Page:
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Premise Liability Injuries in Boston Worrying Officials during South Boston's Parade

As we recently reported on our Boston Drunk Driving Accident Lawyer Blog, alcohol and the South Boston's St. Patrick's Day go together like peanut butter and jelly, or St. Patrick's Day and green beer. We've discussed the dangers of drinking and driving and reviewed a number of ways to avoid these types of potentially fatal accident.
Alcohol-related car accidents in Boston over the festive green holiday weren't the only kind of accidents that officials had to deal with. According to ABC5, a parade-watcher wound up in the hospital after a catastrophic tumble from a roof during this year's event. Officers report that the man, who was in his 20s, fell from a triple-decker apartment building along G Street just before 4:00 p.m. According to medical reports, the man is now paralyzed.

Our Massachusetts personal injury lawyers understand that balconies, porches and decks are prime gathering places, particularly as we head into spring. Unfortunately, these rooftop seats can sometimes pose serious dangers and can result in serious injuries and even death. Sometimes the structure or the railings of balconies, porches and decks can be inadequate and can contribute to falls. These things can even collapse and cause a number of people to fall to the ground below, even burying the victims underneath the debris. The St. Patrick's Day isn't the only place where we have to worry about these kinds of accidents either. They can happen at social gatherings, at restaurants and even at rented homes. Many times, officials like to blame the overcrowding for these kinds of the accidents, but the truth of the matter is that t's often concluded that the accident was caused by decay and poor maintenance.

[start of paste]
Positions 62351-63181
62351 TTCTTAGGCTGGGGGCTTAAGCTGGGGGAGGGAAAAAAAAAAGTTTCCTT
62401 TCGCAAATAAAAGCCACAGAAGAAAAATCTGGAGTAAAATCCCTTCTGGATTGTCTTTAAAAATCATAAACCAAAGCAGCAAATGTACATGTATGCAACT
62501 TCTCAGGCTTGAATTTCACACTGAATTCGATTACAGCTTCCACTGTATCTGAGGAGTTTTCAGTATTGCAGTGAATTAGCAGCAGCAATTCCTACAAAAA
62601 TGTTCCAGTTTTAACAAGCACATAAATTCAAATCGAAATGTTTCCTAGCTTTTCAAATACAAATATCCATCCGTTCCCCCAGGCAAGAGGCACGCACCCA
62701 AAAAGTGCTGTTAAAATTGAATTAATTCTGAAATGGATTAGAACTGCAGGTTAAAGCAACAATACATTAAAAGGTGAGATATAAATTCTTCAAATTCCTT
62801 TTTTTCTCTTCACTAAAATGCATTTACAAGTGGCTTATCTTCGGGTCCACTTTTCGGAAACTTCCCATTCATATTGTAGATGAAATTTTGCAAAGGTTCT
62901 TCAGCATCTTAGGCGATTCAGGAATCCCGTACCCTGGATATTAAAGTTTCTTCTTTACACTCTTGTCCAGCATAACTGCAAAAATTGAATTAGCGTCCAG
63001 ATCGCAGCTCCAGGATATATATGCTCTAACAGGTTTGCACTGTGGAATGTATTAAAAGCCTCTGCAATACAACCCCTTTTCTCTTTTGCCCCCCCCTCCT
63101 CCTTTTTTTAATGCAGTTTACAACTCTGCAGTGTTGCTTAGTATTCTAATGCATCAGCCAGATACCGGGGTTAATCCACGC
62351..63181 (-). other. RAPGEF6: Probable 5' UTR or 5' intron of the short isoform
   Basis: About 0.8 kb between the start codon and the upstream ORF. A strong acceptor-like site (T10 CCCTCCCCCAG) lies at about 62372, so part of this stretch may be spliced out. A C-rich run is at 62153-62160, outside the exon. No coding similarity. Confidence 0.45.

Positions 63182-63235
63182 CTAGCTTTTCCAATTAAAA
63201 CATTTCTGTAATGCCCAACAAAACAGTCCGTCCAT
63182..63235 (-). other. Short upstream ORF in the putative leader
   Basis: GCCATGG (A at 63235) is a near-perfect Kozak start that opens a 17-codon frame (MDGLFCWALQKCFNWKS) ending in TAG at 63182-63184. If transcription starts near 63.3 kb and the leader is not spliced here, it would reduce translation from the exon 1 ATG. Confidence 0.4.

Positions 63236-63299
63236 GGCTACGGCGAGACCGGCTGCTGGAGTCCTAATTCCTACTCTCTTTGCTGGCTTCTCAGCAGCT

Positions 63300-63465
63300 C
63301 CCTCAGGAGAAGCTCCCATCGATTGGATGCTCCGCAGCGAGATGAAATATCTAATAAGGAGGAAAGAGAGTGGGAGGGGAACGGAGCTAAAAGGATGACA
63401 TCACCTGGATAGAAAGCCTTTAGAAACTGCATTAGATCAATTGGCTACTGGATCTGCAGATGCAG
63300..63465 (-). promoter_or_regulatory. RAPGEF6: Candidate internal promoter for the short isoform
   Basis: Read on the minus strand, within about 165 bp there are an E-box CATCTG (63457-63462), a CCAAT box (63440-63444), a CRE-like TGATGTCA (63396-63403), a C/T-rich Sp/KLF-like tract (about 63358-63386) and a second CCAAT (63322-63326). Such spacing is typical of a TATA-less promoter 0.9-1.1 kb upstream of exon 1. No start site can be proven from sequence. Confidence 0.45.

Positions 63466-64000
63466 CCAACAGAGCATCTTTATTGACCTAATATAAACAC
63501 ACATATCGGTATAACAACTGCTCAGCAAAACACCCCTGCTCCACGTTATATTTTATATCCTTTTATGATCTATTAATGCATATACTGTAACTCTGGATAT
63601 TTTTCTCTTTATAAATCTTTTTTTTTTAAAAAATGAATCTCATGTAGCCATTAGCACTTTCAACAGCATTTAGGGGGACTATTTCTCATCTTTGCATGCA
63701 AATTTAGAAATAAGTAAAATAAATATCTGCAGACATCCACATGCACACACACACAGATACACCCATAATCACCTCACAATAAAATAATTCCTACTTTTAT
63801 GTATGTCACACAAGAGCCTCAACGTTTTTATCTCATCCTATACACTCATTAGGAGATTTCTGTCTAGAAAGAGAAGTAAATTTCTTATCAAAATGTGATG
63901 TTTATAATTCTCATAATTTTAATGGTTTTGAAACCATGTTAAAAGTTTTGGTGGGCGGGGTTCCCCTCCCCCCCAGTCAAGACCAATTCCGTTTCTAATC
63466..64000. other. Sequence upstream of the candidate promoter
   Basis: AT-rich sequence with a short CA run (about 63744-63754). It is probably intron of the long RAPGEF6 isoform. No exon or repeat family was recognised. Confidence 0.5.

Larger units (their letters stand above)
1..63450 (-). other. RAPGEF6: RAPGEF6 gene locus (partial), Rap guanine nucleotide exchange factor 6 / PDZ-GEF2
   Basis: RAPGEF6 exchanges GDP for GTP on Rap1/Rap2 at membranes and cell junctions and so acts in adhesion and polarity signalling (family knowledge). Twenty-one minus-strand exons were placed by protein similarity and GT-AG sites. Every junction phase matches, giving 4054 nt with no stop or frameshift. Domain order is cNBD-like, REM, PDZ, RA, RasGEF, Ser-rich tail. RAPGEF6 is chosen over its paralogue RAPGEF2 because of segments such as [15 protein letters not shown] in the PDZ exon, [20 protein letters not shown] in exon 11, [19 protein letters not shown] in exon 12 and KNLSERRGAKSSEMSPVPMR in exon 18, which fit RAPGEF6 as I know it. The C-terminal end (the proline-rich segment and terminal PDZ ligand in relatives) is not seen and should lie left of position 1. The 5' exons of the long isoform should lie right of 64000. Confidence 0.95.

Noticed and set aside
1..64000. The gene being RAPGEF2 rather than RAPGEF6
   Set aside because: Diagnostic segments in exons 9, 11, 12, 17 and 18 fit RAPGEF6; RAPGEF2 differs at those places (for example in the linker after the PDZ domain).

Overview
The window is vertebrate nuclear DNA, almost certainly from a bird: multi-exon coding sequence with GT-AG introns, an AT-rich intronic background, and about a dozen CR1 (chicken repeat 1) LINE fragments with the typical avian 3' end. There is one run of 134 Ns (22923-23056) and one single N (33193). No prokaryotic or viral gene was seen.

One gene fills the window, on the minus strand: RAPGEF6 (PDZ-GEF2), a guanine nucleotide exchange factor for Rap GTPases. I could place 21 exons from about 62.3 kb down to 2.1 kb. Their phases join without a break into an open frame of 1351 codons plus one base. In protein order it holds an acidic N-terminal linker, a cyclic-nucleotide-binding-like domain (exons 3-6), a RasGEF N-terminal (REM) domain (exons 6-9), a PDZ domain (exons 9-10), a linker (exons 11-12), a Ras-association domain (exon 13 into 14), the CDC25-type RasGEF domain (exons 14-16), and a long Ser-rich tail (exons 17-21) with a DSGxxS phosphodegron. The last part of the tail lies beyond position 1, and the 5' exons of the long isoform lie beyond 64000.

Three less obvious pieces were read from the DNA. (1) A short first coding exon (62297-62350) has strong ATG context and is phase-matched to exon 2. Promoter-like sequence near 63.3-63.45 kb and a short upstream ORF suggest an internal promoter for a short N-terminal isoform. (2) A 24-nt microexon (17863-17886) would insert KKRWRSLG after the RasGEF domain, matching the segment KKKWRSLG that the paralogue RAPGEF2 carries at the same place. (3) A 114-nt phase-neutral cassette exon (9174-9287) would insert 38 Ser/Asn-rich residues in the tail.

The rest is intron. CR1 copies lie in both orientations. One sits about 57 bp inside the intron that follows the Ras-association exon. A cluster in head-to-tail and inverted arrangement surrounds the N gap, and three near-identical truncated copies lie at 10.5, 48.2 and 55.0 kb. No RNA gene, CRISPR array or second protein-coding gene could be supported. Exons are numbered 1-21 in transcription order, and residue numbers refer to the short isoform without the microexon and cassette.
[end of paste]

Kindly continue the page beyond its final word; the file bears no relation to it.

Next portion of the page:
There are roughly 40 million decks, balconies and porches in the U.S. that are more than 20 years old, according to the North American Deck and Railing Association. You can image how many of those locations can be found in the historic city of Boston. Recent studies illustrate the risks many assume; many decks, balconies and porches are not maintained properly. When property owners are negligent and don't make sure that their premises are safe, including balconies, porches and decks, they can in fact be held liable.

"There's been a lot more rooftop parties than we've seen in the past," said Ed Davis, Boston Police Commissioner. "So we've been systematically going up and talking to people and closing down the ones that are dangerous."

Officers with the Boston Police Department traveled up and down the parade route to help make sure that rooftop revelers were safe. Alcohol laws were also in full effect during the event. There were over 200 citations issued to parade watchers for public drinking. In 2011, there were more than 360 citations issued. Officers report that there were six people arrested during this year's event. Among these arrests were charges of assault and battery with a dangerous weapon, disturbing the peace and possession of alcohol by a minor. Only three people were arrested during last year's parade.

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Elevator Accidents in Massachusetts Targeted by the Board of Elevator Regulations